Largest Food Bank in Colorado Sees Jump in Clients

40% of people in Colorado and Wyoming are in need of food assistance. 

According to a survey from the Food Bank of the Rockies, rising inflation and the end of COVID era federal relief programs are contributing to the widespread food insecurity. 

Food insecurity disproportionately targets lower-income households and marginalized communities. Experts say children who experience food insecurity have higher rates of asthma, and poor general health. Not having access to affordable food is associated with higher blood pressure, cholesterol levels, anxiety and depression in adults.

For every one dollar donated, the food bank of the rockies says they can provide 3 meals. Prior to her first show in Denver, Taylor Swift donated 75,000 meals to the Food Bank of the Rockies. 

Longmont, Ft. Collins Spraying to Prevent West Nile Virus Infections 

Fort Collins, Longmont, and other cities along the Front Range are spraying pesticides in mosquito-infested areas to combat high numbers of the insects and to prevent the spread of West Nile Virus to humans. 

The virus was discovered this month in mosquitoes in Boulder, Larimer, Weld and Delta Counties. There have been no human cases reported in Colorado so far this year.

State health officials have been monitoring the insects to determine which areas to spray to avoid potential spread of the disease.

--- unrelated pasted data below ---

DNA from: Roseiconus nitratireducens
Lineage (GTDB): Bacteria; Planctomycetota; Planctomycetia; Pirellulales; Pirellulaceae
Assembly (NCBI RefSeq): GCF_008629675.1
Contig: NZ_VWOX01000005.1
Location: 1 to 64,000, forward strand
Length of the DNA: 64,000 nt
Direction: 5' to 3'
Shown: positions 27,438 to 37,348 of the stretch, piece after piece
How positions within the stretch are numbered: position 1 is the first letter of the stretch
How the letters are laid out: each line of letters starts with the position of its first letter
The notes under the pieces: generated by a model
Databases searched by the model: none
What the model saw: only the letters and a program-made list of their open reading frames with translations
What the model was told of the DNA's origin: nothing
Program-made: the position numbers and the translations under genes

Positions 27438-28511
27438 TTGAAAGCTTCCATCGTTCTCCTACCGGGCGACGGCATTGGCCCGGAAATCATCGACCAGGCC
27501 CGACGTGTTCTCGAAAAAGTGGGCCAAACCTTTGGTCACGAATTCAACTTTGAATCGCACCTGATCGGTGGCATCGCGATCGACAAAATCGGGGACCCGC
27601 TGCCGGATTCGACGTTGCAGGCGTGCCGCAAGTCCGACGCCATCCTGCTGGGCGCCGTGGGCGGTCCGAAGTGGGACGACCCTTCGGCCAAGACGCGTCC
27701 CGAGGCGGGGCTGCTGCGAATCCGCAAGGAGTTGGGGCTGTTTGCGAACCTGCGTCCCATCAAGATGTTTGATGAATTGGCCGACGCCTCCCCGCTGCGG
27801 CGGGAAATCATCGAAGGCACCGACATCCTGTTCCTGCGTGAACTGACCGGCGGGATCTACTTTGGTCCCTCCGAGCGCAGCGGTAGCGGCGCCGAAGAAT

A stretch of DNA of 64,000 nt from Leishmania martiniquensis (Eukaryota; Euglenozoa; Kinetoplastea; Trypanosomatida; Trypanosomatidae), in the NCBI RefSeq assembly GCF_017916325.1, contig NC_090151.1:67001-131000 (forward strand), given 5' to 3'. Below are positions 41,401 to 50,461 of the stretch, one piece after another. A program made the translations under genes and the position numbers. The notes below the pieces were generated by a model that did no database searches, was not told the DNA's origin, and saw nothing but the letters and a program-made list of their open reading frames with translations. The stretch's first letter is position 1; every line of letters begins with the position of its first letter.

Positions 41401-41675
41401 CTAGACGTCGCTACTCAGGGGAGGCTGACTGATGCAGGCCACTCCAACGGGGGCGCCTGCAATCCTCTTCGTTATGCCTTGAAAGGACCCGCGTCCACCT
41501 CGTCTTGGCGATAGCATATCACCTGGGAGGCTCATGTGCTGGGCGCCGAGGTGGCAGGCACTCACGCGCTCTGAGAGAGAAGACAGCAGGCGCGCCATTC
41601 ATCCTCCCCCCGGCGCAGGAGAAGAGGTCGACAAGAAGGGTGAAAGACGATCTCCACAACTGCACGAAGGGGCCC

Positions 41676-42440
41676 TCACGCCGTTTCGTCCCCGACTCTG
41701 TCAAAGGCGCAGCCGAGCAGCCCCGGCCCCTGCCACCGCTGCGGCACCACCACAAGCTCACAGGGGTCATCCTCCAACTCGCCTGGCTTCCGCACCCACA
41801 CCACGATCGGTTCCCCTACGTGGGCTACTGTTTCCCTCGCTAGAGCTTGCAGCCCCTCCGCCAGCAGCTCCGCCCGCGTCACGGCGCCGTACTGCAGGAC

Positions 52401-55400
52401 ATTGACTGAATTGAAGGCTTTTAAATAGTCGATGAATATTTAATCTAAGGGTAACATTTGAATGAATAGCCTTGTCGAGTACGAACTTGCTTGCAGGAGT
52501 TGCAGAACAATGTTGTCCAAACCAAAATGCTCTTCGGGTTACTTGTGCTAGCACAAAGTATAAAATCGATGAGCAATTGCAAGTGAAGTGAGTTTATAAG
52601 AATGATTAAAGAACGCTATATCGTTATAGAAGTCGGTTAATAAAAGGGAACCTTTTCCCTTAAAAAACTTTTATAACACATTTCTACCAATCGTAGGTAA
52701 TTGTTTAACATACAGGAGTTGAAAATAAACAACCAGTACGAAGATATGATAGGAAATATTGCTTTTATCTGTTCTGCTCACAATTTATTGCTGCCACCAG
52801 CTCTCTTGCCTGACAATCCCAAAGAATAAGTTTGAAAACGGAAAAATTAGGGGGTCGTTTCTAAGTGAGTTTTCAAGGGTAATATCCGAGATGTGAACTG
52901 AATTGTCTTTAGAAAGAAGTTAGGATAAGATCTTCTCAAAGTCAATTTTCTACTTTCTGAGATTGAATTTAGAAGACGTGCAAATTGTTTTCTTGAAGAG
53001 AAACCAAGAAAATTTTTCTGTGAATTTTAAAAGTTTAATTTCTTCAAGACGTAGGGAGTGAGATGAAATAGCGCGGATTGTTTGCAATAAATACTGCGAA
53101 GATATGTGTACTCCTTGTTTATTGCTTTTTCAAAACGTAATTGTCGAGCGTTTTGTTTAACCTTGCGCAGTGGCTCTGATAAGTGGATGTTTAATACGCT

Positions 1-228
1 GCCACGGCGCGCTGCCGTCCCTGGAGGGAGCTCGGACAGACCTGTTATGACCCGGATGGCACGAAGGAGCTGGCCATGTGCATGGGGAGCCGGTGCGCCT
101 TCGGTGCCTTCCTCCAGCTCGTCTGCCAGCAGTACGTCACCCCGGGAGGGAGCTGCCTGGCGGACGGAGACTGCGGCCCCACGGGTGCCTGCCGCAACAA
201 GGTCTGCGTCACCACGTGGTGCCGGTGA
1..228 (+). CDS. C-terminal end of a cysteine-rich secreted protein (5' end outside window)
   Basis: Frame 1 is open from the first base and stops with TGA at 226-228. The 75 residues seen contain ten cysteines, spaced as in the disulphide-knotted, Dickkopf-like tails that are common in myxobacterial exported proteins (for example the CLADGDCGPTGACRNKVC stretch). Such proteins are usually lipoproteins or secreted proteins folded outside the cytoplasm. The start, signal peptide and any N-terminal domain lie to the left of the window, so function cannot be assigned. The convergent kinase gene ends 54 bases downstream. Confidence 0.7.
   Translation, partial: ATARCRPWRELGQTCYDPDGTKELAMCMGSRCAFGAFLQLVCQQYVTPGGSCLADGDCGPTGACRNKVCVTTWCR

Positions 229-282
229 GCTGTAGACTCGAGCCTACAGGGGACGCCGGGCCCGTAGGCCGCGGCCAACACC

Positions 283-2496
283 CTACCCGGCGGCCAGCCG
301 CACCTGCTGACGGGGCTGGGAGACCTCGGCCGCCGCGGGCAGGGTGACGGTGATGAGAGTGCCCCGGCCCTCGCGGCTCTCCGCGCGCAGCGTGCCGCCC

West Nile is transmitted to humans by female mosquitoes infected with the virus. Officials say that although most infections are mild, some can lead to serious complications such as meningitis, vision loss, and paralysis, or even death. The virus can lead to flu-like symptoms, such as fever, headache, and body aches.

Residents who wish to opt out of spraying in front of their homes can submit a request to VDCI, the mosquito management contractor used by Longmont and Fort Collins at vdci.net/colorado.

200 Lucky Boulder Residents Granted eBike Rebates

The City of Boulder closed its first application window for e-bike vouchers Wednesday.

The program, inspired by Denver’s successful eBike rebate pilot program that started up last year, received a lot of attention. 

A grand total of 1,207 individuals applied for 200 eBike vouchers. Recipients were chosen at random. The city approved 100 standard eBike vouchers, and 100 income-qualified vouchers.

The city will open a second application window in September.

Lafayette Breaks Ground On Affordable, Zero Emissions Housing

The Boulder County Housing Authority broke ground last week on the future site of 400 new affordable homes in Lafayette.

Boulder County Commissioner Claire Levy said Willoughby Corner development at the corner of Emma and 120th Street will be the largest neighborhood in the state with zero emissions.

The neighborhood’s design features solar, geothermal, and other sustainable technologies.

The first phase will include rental apartments for adults 55 and over, and is scheduled for completion next summer.

For-sale affordable homes are also in the plans, plus green space and trails.

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    Headlines – July 24, 2023 Por Jaijongkit